The 2016 presidential election saw the rise of a new kind of criticism: the Shakespeare-inspired commentary on modern US politics. The ascent of Donald Trump has drawn comparisons to the Netflix hit House of Cards, based on Shakespeare’s Richard III. Trump’s chief political strategist, Steve Bannon, wrote two absurd Shakespeare adaptations in the 1990s. Days after the election, students at the University of Pennsylvania protested Trump by tearing down a portrait of Shakespeare. And in the summer of 2016, the assassination of a Trump-esque Julius Caesar led corporate sponsors to pull out of the famed Shakespeare in the Park in New York City. Taking stock of these flashes of Shakespeare in recent US politics, and holding nostalgically to the notion that literature can help us understand life, this book explores the wayward connections between William Shakespeare and Donald Trump.

Why Shakespeare and Trump? Why not Chaucer and Trump, or Austen and Trump, or Faulkner and Trump? There were blips of Shakespeare-and-Clinton, Shakespeare-and-Bush, and Shakespeare-and-Obama, but nothing like what we’ve seen in the age of Trump. Why have these two figures – so different in so many ways, the one a provincial English playwright from an age of monarchy, the other a billionaire and the President of the United States – been constantly paired over the past couple of years? Why are Shakespeare scholars who usually think about Renaissance drama suddenly thinking about twenty-first-century American politics? Why are political commentators suddenly turning to Shakespeare? What’s the relationship between art and politics? And how can our attention to the Shakespeare-and-Trump discourse help us understand these two prominent figures in ways that more traditional analysis might miss?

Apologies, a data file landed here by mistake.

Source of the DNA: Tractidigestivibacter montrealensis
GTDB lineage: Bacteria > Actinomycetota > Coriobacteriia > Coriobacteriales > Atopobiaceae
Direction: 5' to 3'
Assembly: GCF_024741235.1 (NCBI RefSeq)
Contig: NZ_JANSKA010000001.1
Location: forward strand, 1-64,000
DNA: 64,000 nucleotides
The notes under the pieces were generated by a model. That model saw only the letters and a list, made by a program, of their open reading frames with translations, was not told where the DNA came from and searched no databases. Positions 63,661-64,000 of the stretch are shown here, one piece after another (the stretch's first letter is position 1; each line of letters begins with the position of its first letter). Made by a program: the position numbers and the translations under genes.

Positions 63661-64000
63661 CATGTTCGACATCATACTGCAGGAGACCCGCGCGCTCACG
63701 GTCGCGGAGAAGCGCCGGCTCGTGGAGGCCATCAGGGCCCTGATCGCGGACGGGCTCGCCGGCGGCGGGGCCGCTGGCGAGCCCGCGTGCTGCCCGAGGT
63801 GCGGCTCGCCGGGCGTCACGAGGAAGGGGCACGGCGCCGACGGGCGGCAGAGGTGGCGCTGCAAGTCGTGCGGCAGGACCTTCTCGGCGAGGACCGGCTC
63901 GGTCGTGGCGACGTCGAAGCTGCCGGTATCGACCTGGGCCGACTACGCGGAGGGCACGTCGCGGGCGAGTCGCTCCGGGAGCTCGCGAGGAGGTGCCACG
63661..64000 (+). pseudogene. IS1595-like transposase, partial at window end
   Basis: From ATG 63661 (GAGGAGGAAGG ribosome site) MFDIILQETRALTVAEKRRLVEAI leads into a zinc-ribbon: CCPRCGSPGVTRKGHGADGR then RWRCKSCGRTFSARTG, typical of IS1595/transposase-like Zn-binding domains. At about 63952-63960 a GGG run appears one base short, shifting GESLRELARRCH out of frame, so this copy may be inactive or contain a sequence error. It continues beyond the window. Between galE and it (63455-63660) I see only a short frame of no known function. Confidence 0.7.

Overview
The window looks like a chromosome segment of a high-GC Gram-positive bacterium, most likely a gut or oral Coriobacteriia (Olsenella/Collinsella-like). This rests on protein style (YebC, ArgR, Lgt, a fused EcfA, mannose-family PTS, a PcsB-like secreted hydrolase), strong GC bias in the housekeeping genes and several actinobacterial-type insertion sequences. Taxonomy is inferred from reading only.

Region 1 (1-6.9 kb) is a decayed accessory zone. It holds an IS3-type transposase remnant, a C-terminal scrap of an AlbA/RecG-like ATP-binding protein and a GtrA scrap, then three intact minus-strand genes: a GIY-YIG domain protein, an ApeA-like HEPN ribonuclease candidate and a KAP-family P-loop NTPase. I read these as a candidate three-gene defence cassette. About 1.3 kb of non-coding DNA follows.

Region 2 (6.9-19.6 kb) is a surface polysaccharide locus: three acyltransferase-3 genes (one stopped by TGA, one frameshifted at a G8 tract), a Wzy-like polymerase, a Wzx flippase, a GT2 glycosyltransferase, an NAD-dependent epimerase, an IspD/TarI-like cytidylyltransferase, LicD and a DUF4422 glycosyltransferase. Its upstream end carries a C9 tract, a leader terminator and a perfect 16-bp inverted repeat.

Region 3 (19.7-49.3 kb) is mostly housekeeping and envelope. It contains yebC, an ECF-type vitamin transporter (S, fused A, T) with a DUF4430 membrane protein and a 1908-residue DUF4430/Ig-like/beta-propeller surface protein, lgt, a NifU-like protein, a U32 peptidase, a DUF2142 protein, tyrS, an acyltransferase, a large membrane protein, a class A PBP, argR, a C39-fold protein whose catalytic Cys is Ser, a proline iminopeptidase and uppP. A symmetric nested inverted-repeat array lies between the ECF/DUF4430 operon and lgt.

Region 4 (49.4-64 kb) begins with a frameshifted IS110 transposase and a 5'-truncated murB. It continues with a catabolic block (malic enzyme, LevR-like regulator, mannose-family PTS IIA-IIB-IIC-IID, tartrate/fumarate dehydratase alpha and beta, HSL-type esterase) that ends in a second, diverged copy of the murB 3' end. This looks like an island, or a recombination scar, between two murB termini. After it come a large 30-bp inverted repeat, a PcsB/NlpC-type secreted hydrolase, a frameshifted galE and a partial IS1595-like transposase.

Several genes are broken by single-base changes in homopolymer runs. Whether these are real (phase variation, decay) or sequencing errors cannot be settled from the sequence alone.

An answer to these questions starts to emerge when we recognize that, as someone from what scholars call the “early modern” age, Shakespeare stood between two epochs. He represented the politics of medieval times – brute force, kingship, dynasty, feudalism, servitude, the haves and the have-nots perpetuated over time through family inheritance and structural social inequality – coming into contact with the new politics of modernity, which increasingly emphasized liberty, equality, justice for all, and individual self-determination. In a sense, all of Shakespeare’s political rulers – whether Roman, European, or English – were medieval kings living in the modern worlds he created. Donald Trump, with his privileged background, massive wealth, petulant personality, and pension for making knee-jerk decisions based on his emotions of the day, has thrown us back into medieval politics. He can be seen as a medieval king living in a modern world. Shakespeare had a strategy for dealing with this situation. He called it tragedy: stark social inequality, self-important leaders of privilege, rampant corruption and hypocrisy in government, fear, anger, resentment, hostility, incivility, warring factions, and then some random event ignites this political powder keg, leading to widespread violence, pain, suffering, death, and the downfall of nations. Let’s hope he was wrong.